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New England Weather This Week: Mixed Bag...Again

This week in New England will feature a few quick-hitting disturbances, with generally low impacts expected. Here's the details:


Monday will see increasing clouds across New England as the region's next system begins to move in from the west. The day will remain dry for all of New England with temperatures cooler than the weekend thanks to cooler nighttime air getting trapped at the surface for today. Highs will generally be in the low 50s in southern New England and the low 40s to about 50 in northern New England.

The storm system will pass to New England's north overnight. This will drag the system's warm front across New England, putting New England into the warm sector. Showers won't begin until well after sunset, closer to midnight for most of New England. Showers will generally be light and scattered, with no more than a quarter inch of rain expected anywhere, most areas will see even less.

There is a chance for some mixing in the higher elevations of northern New England before the warm front arrives, switching the precipitation to all rain. Some snow will be possible across northernmost Maine, with up to an inch or two possible through Tuesday morning.

Expected weather overnight, showing scattered showers across New England, with some snow before the warm front arrives for northern Maine:


The storm is quick to exit amid strong zonal flow across the United States. Lingering showers will generally shut down by the morning. New England remains in the system's warm sector for most of Tuesday before a cold front moves in. This will lead to a mild and breezy day with highs generally in the 50s north and 60s south with partly to mostly cloudy skies.

As the storm pulls away, it will drag its cold front across New England from northwest to southeast. This front will usher in much cooler air for the region (compared to Tuesday highs) along with additional scattered showers. Cold front showers will be most numerous in the afternoon across northern and western New England.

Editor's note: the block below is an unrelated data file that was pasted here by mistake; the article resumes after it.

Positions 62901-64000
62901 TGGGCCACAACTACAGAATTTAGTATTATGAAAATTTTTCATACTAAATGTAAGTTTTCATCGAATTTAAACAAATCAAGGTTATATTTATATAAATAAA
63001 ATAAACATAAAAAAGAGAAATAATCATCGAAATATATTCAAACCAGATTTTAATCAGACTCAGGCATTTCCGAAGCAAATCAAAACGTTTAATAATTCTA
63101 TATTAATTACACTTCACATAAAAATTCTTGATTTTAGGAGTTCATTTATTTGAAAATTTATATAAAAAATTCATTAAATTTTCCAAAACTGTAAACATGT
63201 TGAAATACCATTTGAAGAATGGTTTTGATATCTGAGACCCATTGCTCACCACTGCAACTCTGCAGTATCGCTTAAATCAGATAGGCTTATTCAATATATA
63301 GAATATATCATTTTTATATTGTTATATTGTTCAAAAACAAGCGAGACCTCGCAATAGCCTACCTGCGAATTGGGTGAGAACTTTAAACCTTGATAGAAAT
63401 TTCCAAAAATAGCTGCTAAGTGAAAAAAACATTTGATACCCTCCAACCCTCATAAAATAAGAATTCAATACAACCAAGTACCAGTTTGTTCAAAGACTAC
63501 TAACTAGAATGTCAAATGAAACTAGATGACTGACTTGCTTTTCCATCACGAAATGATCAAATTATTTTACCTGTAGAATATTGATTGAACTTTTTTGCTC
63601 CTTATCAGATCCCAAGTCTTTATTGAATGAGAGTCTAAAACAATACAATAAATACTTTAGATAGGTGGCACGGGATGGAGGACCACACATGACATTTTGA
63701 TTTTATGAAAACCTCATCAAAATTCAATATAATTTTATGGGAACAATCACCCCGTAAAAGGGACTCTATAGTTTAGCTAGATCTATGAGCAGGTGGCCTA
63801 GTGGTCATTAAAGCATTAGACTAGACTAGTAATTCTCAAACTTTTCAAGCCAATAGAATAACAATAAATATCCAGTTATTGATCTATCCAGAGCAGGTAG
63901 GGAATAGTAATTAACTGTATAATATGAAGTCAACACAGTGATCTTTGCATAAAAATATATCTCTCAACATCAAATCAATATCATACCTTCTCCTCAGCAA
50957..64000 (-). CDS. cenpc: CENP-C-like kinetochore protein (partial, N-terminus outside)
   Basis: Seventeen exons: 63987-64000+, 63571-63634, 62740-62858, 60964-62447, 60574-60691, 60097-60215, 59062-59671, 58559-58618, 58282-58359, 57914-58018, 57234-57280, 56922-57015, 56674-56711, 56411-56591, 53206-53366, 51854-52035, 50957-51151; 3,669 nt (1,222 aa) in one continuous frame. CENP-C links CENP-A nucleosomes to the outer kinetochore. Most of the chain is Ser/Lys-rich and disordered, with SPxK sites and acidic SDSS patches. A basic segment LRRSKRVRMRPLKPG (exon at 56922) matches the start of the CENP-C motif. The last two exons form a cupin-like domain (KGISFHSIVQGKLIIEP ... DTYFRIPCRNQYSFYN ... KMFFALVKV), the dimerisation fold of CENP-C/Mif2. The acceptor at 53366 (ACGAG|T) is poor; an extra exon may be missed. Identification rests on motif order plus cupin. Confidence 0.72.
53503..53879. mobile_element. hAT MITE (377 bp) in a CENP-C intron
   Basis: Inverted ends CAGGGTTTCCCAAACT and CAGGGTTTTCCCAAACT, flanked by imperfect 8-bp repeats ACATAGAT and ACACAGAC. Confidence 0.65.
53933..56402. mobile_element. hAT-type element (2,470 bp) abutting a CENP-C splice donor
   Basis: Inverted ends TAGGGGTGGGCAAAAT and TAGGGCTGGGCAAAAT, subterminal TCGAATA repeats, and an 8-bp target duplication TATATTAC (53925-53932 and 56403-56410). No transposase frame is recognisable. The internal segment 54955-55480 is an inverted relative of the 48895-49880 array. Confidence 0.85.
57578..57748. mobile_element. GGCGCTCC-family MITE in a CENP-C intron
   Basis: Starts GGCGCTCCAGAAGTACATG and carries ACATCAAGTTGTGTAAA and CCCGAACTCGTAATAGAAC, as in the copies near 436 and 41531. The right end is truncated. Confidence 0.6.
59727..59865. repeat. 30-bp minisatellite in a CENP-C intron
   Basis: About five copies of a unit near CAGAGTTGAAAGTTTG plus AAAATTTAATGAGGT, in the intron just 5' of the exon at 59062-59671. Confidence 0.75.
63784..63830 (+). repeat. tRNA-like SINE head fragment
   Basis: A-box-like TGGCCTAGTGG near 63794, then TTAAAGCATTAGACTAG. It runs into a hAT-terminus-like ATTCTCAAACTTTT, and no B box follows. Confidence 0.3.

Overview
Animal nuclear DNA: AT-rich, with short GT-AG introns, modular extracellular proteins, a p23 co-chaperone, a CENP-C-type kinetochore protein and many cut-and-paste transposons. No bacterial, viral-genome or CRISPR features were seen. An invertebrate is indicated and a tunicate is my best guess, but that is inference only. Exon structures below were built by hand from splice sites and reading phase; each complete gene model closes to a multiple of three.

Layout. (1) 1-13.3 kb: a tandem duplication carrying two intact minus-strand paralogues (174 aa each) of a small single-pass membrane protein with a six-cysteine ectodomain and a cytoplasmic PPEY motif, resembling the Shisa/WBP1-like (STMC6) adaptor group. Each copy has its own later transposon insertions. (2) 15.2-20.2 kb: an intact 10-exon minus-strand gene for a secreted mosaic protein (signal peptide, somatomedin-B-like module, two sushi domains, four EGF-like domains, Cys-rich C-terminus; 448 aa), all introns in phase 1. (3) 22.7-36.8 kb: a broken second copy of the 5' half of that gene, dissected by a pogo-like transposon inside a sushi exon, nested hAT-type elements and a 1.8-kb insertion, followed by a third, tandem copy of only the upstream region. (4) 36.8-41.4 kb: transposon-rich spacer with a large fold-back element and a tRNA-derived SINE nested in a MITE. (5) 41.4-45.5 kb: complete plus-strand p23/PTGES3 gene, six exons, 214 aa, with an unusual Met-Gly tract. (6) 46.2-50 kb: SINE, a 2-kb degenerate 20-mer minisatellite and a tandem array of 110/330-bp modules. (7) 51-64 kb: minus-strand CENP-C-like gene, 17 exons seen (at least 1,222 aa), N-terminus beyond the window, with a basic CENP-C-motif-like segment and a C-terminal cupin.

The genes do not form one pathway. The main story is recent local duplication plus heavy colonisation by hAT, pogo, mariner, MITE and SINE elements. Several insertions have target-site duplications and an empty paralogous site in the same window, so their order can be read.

The timing of the cold front has been trending faster, but it will take time for the air to cool behind the front, so Tuesday is still looking to be a mild day (highs were written above). By Wednesday, the front will have cleared the region, leading to a much cooler day. Highs Wednesday will be in the 40s for most, with higher elevations of northern New England remaining in the 30s. The day will be dry and generally brighter than the start of the week.


The next system is looking to arrive in New England Wednesday night into Thursday. Right now, it does appear that it will be cool enough for snow or mixed precipitation across New England early Thursday morning, with any frozen precip changing to all rain for southern New England by Thursday afternoon.

For northern New England, mixing and/or snow showers may linger through most of the day, leading to a cool, raw, messy day. Any accumulations (rain, sleet, ice and snow) across all of New England (northern and southern) are currently looking to be minor with a couple inches of snow possible in the mountains and rainfall at a quarter inch or less. There's still plenty that needs to be worked out with this system, we'll be watching the trends closely over the next couple days.

GFS showing potential weather Thursday morning (1st image) and Thursday afternoon (2nd image):


Another quick moving storm is looking to pass on Friday. As of now, it looks like this (weak) system will move south of New England, keeping a majority of the precipitation out of the region. Another system to the north may bring scattered showers to the higher elevations of northern New England. Exactly how these systems play out is still up in the air a bit, so, like the Thursday system, we need to keep watching the trends. Highs will remain on the cool side of seasonable for the end of the week.

GFS showing the storm passing to the south of New England, other major models generally agree with a drier outcome for Friday as well:


The weekend is currently looking to be dry for the most part, with currently no signals for any major storm systems. Some small-scale, weak disturbances may trickle through, leading to scattered, light showers, mainly for northern areas. We'll need to watch the trends on the Friday system.



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